The reason we went on this hike is because the rhododendrons were in bloom. There were probably 10 plants in bloom and I didn’t see any not in bloom. It was pretty, but after hiking in the spring in the Smoky Mountains, I was disappointed. You should never compare, but the Smokey Mountains are astonishing when the laurels and rhododendrons are in bloom. When we got back we looked up the trail description again and it said the rhododendrons were in bloom on the trail to the upper lake which we could not do because it enters the National Park and dogs are not allowed in the National Park. Oh well, it was a beautiful hike anyway.

We keep driving along the Hood Canal and seeing immature and adult Bald Eagles. It’s really hard to stop on that road because it is a major road. Nevertheless, I convinced Regis to cooperate with me in trying to get a picture of some immature Bald Eagles and this is the best I got. I am on a mission tomorrow to see if we can do better. We’ve seen the Bald Eagles several times in the same general area and will see if we can get lucky from the local State Park.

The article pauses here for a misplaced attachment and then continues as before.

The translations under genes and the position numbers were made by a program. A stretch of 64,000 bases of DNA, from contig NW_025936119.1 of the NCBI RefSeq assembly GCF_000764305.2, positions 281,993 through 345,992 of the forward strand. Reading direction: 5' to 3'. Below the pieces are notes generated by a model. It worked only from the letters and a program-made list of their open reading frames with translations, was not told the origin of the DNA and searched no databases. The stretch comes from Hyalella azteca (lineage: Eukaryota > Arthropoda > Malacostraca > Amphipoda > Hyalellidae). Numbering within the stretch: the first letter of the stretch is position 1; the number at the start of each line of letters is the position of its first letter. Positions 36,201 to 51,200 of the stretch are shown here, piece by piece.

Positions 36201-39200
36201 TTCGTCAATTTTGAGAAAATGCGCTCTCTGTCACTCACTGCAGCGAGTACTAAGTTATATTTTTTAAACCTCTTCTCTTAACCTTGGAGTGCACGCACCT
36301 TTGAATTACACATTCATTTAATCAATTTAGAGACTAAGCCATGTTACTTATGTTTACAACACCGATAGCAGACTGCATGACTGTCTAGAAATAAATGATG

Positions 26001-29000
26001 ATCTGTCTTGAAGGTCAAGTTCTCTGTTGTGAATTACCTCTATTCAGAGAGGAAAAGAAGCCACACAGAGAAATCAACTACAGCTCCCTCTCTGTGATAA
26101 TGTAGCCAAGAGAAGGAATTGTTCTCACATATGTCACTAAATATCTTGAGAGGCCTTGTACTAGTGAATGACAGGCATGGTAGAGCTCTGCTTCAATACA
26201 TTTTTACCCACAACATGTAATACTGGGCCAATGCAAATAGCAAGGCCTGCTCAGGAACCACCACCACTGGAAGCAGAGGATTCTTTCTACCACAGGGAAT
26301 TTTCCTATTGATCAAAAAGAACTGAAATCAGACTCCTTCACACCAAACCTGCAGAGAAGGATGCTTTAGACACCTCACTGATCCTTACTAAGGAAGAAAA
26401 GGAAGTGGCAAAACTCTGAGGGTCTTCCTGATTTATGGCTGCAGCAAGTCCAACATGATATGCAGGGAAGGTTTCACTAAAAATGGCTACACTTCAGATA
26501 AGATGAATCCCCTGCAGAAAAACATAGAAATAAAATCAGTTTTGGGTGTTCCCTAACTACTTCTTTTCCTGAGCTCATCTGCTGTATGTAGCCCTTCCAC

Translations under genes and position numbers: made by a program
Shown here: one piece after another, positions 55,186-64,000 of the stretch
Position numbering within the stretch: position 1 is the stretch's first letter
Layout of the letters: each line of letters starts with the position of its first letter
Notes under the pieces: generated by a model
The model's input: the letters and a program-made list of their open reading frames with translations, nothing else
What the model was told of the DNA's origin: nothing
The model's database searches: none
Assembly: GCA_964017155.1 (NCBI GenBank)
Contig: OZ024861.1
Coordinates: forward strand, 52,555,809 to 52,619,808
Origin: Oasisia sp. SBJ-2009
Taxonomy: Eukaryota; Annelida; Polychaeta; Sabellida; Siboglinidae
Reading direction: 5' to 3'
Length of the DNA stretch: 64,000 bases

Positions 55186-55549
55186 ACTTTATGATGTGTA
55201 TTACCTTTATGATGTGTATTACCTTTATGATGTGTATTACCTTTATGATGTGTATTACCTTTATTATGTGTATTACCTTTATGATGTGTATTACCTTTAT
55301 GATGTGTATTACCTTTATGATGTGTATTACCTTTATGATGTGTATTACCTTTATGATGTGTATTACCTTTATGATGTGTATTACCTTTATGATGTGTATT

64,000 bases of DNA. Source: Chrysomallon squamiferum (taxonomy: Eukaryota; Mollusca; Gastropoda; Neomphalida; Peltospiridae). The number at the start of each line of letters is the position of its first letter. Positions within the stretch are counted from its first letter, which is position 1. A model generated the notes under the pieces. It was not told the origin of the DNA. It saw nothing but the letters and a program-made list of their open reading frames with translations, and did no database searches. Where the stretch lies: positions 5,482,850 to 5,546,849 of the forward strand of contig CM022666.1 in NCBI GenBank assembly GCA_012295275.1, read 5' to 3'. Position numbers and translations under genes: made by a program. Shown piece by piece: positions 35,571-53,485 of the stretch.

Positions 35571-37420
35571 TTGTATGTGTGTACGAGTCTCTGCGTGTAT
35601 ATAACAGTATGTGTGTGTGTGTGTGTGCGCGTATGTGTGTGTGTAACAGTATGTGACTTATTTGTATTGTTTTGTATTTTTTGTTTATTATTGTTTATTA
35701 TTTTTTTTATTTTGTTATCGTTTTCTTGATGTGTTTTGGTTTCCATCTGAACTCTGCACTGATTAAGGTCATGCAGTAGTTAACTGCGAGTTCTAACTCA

Immature Bald Eagle along the Hood Canal in Washington.

Dart’s Favorite Hike

Dart resting in the snow during a hike.

We hiked on the Mt. Ellinor Trail #812 today. We went to the upper trailhead to get us closer to the top of the mountain before starting out. There is a summer route and a winter route. The Forest Service information kiosk said hikers should take the summer route but there is snow. This hike is 1.6 miles to the top with a 2,444 foot change in elevation. As we started, a young couple passed us carrying ice axes. I was concerned.

Dart was able to walk off leash. In this National Forest, your dog does not have to be on a leash as long as they are under your control. Dart does much better off leash. He is not anxious and is very friendly. He handles people and other dogs very well when he is not on a leash. He doesn’t chase animals and easily sticks to the trail. When we are all trail walking together, Regis is usually in front and I lag behind. Dart feels his job is to keep us together. He likes to hang out with Regis in the front but gets concerned when I lag too far behind and stops and waits for me. I’m sure he wishes I would keep up. Part of my problem is that I’m not as fast as Regis, but the other problem is that I stop to look at interesting plants and other things along the way.